Obituary - John Louis Bullot Smith: September 25, 1926- January 7, 2015,
COFFS Harbour community leader John Smith, who died on Wednesday, left an indelible stamp on the city he made his home for the latter part of his life.
A former Shire President and later Mayor, Mr Smith was also an astute businessman, a devout churchgoer with firm beliefs who was for many years a church elder and an active philanthropist.
His firm beliefs and dogged support for projects sometimes embroiled him in controversies with fellow councillors, ratepayers and residents.
Encouraged by government support for decentralisation, John Smith moved the family firm founded by his father, WE Smith Engineering from Sydney to a newly built factory at Boambee in 1968.
He later built a second factory to manufacture the New Zealand-designed Hamilton jet boats as well as being involved in other construction projects.
Today WE Smith Engineering, now a wholly-owned subsidiary of the KNM Group, still based at Boambee, is a specialised and internationally important manufacturer of process and heat exchanger equipment.
After moving his family to Coffs Harbour, he became actively involved in local business and community affairs and local government.
John Smith was Coffs Harbour Shire President for three years, from 1982 until 1984 and Mayor for two terms; from 1991 until 1999.
Former Coffs Harbour councillor Bob Burton, a close colleague of Mr Smith on the council during the second half of the 1990s, recalled this week that Mr Smith was a driving force behind a major upgrade of Coffs Harbour Airport, construction of the northern extension of Hogbin Drive (then known as the Eastern Distributor) raising the wall of Karangi Dam by 10 metres and negotiating for a regional water supply for Coffs Harbour and Grafton using the Nymboida River and building the Shannon Creek Dam.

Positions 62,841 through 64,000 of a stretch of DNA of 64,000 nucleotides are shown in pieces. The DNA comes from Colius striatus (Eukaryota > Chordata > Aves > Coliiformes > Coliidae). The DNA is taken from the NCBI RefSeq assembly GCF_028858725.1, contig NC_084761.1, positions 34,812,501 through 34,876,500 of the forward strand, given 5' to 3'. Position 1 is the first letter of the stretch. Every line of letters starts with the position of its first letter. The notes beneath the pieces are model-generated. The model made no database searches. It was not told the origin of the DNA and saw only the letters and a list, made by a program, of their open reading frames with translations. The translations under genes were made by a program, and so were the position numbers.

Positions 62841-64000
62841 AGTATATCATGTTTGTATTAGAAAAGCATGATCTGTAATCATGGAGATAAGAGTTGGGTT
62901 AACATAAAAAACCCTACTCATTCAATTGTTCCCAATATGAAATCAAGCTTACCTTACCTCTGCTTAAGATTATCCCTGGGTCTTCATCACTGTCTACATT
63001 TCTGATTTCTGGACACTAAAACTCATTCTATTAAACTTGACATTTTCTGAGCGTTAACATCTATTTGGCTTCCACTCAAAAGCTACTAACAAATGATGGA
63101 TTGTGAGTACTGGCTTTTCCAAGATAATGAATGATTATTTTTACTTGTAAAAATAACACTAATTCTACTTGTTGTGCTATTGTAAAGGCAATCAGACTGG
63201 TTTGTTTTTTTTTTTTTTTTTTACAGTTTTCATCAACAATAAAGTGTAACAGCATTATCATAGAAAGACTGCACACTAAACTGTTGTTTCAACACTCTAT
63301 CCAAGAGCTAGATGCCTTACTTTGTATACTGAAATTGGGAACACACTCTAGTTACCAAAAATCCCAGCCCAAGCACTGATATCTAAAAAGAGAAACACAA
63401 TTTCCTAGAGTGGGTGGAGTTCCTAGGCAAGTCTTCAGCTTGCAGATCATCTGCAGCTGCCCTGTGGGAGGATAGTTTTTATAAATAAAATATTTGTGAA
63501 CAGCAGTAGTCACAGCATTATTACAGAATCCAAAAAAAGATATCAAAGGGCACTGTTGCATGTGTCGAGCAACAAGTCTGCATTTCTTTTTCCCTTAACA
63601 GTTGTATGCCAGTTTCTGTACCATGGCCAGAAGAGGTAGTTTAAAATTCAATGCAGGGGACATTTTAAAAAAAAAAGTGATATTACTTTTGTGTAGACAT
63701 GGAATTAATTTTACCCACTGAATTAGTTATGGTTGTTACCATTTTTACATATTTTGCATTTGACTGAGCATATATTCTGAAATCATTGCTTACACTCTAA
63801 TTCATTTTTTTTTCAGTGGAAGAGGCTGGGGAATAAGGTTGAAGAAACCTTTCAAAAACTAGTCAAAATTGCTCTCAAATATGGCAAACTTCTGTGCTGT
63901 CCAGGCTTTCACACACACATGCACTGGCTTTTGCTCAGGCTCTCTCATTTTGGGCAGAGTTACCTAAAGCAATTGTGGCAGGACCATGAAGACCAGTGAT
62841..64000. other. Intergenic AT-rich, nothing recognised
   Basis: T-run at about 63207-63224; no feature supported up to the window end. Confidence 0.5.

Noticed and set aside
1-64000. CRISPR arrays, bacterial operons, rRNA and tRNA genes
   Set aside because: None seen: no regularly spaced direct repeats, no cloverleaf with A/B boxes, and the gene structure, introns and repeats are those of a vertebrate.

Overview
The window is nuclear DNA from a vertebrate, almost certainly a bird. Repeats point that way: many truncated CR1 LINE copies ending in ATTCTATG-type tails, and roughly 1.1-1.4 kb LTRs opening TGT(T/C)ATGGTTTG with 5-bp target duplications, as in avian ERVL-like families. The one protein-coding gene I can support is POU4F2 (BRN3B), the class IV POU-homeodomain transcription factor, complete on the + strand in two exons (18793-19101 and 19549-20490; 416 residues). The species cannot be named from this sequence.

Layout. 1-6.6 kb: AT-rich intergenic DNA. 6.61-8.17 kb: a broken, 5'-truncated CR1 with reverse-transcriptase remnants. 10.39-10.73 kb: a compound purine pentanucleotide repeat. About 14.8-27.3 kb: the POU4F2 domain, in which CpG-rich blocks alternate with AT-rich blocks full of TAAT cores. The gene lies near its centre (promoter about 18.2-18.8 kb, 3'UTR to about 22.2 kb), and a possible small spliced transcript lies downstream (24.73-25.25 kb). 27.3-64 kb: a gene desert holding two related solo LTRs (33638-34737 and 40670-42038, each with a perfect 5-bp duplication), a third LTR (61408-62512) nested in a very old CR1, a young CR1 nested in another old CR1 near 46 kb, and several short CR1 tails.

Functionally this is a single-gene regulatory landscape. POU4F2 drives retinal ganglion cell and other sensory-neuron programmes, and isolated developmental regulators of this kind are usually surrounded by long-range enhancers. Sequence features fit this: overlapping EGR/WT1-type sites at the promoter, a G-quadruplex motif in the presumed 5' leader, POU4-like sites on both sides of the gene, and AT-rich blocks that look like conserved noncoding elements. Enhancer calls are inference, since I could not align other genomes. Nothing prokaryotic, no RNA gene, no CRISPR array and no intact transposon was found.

Following the November 1996 flood which devastated the Coffs Harbour CBD, Mr Smith moved to begin investigations into flood mitigation work for the city.
Mr Burton, who was the head of the council's Finance and Administration Committee 1995-1999, said Mr Smith and his colleagues were also fiscally responsible and the city council had achieved small surpluses over each of those four years, restricting debt financing to major projects only.
Mr Smith's most controversial civic work was his involvement with the scheme to sewer the Northern Beaches in the 1990s.
The then Mayor favoured an ocean outfall at Look At Me Now Headland, a plan which was fiercely opposed by many residents and environmentalists and which led to marches, sit-ins and tempestuous scenes of civil disobedience before the then Labor state government under Bob Carr stepped in and overruled the Coffs Harbour City Council plan for the outfall.
Coffs Harbour Mayor Denise Knight yesterday extended her sympathy and condolences to Mr Smith's family.
Although she never met Mr Smith, Cr Knight said anyone whose work made Coffs Harbour a better place would be sorely missed.